To make this approach work, it’s best if the hero has a special power that goes beyond human skill. They use that power to solve whatever problems the setting throws at them. Magic is always a good bet, though under the right circumstances you might be able to use technology if you can explain why it only works for the protagonist. Whether tech or magic, this power needs to be enough to make up for the greater capability most adults have over kids. If a kid’s power is to talk with animals, their parents are still probably better equipped to fight werewolves.

Underpowered parents also tend to work better with older kids, as it still requires that the parents approve of whatever danger the hero is putting themself in. It’s just easier for parents to accept that their 16-year-old has to save the Earth from interdimensional robber barons than it would be if the kid was 10. Even if the 10-year-old had the powers to get the job done, it would be hard to believe their parents would allow such a thing. And yet, underpowered parents who try to keep their kid at home will quickly become annoying roadblocks in the story’s way.

Assuming you get the hero’s powers and age dialed in properly, then underpowered parents have a major advantage: they can be present in the story. Usually, they’ll play some kind of support role, offering emotional guidance or even serving as a mentor. This gives you the chance to show your hero’s loving home life without sabotaging the story.

3. The Parents Are Unaware

Cover art from Spinning Silver.
In Spinning Silver, fairy magic keeps Miriam’s parents blissfully unaware of what their daughter is doing.

The trouble with parents is that even if you underpower them or put them far away, they might still try to interfere with your plot. But you’ve got an ace up your sleeve: the parents don’t know anything is happening at all! That’ll teach ’em to mess with your child-endangering story.

Unaware parents can work for heroes of any age, but they fit especially well with younger protagonists. Audiences are simply primed to accept that there are certain types of supernatural entities that only children can see. Now your preteens can have magical adventures without their guardians ever realizing something is up!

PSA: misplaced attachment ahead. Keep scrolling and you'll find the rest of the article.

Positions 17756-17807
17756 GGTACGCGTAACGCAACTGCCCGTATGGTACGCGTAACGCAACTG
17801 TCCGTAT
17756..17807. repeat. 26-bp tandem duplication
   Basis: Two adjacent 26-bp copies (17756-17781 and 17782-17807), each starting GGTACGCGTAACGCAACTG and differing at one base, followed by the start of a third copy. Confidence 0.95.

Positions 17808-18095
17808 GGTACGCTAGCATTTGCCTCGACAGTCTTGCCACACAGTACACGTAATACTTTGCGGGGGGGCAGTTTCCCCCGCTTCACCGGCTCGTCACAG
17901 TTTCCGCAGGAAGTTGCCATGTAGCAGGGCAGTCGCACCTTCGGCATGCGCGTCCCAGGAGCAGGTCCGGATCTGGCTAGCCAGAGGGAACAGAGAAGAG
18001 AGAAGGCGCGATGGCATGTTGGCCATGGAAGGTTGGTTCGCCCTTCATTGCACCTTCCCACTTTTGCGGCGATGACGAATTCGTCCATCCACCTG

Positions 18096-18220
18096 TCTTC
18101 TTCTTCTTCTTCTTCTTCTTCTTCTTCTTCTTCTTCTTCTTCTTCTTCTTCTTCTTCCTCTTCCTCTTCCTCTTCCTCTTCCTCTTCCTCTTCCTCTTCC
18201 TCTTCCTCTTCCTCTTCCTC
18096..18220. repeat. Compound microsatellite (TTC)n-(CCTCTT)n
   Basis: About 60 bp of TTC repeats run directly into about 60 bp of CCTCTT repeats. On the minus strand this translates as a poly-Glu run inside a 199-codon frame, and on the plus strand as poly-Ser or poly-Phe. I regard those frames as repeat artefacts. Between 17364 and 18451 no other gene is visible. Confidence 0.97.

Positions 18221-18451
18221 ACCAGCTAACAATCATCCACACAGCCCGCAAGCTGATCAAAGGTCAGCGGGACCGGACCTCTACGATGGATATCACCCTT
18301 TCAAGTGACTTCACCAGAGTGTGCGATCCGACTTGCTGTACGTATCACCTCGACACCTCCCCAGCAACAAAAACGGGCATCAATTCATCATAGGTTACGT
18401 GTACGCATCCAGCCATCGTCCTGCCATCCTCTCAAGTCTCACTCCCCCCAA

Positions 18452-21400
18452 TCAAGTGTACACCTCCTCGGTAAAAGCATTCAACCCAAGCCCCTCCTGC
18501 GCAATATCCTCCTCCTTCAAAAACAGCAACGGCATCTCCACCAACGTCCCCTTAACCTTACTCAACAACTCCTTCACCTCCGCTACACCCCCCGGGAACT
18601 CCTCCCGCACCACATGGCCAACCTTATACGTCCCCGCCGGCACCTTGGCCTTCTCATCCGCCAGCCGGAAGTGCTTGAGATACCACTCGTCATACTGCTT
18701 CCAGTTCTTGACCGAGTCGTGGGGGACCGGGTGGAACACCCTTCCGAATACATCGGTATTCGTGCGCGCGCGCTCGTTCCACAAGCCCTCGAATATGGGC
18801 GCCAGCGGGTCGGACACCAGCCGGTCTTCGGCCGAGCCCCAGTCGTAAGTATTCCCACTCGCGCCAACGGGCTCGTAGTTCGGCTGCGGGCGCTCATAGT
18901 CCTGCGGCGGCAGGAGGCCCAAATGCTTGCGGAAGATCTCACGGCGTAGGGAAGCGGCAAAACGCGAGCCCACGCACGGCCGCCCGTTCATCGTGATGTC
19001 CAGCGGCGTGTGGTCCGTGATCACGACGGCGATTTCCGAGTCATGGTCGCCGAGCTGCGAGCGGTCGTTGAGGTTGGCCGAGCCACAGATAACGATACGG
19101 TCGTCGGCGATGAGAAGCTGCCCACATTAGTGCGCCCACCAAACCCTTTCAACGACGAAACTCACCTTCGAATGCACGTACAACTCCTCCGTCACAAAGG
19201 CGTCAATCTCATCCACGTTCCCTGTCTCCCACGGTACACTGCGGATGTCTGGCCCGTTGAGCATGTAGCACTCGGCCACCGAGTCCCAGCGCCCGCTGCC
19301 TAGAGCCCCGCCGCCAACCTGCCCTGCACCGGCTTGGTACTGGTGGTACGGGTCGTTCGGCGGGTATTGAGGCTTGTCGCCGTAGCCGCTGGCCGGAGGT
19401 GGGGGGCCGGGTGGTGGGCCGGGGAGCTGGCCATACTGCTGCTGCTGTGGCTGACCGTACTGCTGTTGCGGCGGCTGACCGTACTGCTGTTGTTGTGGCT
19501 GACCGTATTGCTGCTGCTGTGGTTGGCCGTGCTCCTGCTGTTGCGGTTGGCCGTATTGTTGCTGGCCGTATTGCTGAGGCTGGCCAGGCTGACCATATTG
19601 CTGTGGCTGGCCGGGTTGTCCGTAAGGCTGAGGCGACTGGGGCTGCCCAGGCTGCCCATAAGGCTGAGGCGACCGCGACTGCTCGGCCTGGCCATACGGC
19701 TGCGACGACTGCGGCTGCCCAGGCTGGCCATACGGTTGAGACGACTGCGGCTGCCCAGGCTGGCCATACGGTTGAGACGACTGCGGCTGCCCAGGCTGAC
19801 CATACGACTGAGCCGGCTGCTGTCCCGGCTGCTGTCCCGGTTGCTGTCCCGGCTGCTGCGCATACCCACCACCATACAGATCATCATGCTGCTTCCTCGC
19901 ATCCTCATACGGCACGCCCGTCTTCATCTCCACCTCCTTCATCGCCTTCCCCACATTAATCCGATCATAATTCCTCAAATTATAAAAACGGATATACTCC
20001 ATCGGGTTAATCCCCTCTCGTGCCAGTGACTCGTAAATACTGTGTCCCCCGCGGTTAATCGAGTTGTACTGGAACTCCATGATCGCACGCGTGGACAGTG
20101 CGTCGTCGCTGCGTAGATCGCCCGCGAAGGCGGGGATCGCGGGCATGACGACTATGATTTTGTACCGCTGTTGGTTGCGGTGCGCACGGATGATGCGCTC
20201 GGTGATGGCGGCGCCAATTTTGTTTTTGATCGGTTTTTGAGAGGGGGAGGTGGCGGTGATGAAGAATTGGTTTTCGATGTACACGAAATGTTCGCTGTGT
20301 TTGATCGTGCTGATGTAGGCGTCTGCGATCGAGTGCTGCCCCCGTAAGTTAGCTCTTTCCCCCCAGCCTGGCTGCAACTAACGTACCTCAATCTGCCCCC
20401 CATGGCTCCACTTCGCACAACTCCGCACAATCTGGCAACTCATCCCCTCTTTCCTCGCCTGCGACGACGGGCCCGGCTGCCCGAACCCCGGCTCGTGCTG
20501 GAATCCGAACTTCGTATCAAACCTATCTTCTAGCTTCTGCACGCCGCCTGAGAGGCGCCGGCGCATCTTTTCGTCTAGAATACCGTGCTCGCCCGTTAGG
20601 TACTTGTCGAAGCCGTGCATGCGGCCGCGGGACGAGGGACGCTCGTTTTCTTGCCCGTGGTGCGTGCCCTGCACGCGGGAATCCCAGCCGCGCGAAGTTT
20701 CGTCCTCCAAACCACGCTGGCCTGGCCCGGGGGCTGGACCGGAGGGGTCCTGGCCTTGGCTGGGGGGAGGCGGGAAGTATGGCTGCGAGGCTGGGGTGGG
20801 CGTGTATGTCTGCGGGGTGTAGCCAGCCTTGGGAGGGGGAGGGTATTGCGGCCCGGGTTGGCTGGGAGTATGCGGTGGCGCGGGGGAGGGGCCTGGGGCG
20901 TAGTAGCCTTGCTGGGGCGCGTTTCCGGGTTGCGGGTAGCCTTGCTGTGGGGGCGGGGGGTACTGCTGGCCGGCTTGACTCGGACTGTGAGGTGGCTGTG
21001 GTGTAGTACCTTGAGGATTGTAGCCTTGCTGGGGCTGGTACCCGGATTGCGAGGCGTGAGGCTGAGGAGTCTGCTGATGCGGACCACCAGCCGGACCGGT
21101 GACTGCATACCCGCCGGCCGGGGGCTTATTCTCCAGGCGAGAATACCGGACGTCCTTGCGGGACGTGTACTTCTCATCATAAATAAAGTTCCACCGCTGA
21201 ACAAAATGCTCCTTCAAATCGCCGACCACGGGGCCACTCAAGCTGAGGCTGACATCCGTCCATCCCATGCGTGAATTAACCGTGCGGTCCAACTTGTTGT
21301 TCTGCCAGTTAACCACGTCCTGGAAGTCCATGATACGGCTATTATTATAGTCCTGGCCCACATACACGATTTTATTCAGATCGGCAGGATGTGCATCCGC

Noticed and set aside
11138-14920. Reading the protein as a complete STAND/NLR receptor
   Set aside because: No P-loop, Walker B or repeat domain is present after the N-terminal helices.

The trick to unaware parents is creating a scenario where it makes sense for them to remain unaware. You can’t just say that they don’t notice the demons constantly breaking into their house, not if you want to maintain any credibility with the audience. Employing a parent-proof glamour will help, but it’s not a cure-all. Parents will notice that their kitchen is constantly wrecked, even if they can’t see what’s wrecking it. That’s why it really helps for the supernatural to be subtle, leeching hope from dreams rather than cutting hearts out.

The other obstacle to believably unaware parents is the protagonists themselves. Kids, especially young kids, tend to seek out their parents when frightened. Even if the magic in your setting is invisible to adults, this can still cause problems. Caring parents will try to help their upset children, even if it’s not clear what’s wrong.

One way to prevent this is for the hero not to realize they’re in danger until it’s too late for the parents to intervene. Perhaps the world inside the walls seems beautiful and fun until they’ve lost sight of the exit. Alternatively, the hero might understand that saying anything would put their parents in danger too. This requires a child with some self-restraint and a credible threat to the parents. If you have those things, this is a great solution.

4. The Parents Are Teammates

Allison and Chris Argent from Teen Wolf
In Teen Wolf, the hunters Alison and Chris Argent form a father-daughter team.